This year’s Drapers Top 100 list of the most influential people in fashion retail is full of talented businessmen and women. But what is noticeable this year, as it has been in previous years, is the lack of diversity at the top of larger fashion multiples.
There is a strong network of women leading mid-sized retailers such as Oasis, Warehouse, Karen Millen and Topshop. At the department stores, Anne Pitcher and Stacey Cartwright are doing a great job at Selfridges and Harvey Nichols respectively, and next year Paula Nickolds will get to make her mark at John Lewis. But Nickolds is also the first female managing director to be appointed at the retailer in its 150-year history.
The situation is improving, but there is still work to be done. A study into gender diversity at 44 retailers across a range of sectors, including fashion, published in June by consultancy Elixirr and Women in Retail, found that 60% of employees were women, yet only 20% of boardroom executives were female. There is less research available on ethnic diversity at the top of retail, but the Top 100 flags this up as another potential cause for concern. Drapers will look into this further in 2017.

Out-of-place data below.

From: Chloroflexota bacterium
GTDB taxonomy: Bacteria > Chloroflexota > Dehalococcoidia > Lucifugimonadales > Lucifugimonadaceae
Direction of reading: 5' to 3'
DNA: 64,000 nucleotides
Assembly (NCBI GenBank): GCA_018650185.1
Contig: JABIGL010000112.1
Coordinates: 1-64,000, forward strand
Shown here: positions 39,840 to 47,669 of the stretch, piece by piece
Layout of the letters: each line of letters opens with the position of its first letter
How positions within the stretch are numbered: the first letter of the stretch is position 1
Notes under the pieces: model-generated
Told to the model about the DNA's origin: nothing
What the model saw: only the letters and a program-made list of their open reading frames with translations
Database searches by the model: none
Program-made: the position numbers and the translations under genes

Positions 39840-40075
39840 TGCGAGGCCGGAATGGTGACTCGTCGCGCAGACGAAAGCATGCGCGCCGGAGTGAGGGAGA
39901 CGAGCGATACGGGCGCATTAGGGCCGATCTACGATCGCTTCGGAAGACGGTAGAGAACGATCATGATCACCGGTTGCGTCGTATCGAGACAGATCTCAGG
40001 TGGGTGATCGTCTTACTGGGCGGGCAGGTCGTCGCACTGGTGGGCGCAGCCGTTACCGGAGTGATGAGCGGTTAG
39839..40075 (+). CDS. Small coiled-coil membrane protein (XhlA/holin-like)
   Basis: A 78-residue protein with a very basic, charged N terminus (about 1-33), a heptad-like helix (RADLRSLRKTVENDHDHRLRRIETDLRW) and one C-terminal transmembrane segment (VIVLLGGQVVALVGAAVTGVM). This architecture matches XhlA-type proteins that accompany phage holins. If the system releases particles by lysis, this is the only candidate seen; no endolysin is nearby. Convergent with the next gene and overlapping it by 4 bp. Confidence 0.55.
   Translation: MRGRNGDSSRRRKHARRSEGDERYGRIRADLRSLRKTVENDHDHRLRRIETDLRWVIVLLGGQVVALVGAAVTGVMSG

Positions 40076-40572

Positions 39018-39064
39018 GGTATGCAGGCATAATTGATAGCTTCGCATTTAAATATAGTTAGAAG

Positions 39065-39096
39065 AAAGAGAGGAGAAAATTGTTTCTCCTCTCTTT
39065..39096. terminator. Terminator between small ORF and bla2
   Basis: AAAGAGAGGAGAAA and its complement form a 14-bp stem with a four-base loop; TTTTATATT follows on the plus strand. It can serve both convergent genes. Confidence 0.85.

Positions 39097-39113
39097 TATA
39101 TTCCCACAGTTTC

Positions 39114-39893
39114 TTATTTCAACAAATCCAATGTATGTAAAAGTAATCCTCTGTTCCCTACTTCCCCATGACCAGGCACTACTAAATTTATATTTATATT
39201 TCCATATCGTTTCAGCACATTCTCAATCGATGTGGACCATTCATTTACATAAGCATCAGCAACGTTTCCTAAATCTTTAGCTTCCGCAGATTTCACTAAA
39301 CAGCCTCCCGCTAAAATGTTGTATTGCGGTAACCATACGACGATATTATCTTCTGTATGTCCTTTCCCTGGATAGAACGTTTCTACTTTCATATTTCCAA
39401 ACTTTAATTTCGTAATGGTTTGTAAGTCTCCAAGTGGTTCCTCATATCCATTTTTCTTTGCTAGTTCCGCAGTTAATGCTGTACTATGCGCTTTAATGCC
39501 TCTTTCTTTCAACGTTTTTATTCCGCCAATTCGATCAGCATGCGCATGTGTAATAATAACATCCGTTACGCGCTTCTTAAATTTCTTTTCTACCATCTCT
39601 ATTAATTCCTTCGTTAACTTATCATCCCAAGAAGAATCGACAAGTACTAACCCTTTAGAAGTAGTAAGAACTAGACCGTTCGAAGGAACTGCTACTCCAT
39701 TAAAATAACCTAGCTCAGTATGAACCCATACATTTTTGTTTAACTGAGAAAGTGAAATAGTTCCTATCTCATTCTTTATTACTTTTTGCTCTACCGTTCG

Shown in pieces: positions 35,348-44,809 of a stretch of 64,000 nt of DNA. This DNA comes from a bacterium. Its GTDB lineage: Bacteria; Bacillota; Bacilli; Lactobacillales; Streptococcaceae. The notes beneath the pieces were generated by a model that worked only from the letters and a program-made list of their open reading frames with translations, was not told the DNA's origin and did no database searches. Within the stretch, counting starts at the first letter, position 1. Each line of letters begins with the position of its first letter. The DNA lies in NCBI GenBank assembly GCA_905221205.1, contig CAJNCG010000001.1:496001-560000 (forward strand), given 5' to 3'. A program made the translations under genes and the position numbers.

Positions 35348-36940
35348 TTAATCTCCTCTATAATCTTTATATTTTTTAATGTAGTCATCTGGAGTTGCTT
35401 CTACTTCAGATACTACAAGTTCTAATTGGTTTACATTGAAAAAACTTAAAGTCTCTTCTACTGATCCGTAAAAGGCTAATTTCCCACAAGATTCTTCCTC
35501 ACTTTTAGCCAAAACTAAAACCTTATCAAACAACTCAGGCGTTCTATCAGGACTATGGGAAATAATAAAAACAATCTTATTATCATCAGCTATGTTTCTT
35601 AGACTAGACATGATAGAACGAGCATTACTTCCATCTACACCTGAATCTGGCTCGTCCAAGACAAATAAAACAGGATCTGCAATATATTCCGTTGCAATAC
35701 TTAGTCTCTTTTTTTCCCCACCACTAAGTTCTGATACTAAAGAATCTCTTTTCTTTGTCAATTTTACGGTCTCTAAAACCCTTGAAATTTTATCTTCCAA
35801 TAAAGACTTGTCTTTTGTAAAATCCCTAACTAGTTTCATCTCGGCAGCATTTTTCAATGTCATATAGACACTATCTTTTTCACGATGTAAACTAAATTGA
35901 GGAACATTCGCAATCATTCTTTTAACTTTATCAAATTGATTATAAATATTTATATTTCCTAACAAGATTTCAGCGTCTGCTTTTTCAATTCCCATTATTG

Interestingly, the 70 senior executives interviewed for the Women in Retail study all agreed that gender diversity, as well as other forms, leads to better business results.
By overlooking these groups, retailers are missing out on a large pool of talent. Customers feel better connected to inclusive brands, while a more diverse workforce brings different ideas and more innovation. Women and ethnic minorities must be empowered to rise to the top.
- Read the Drapers Top 100 2016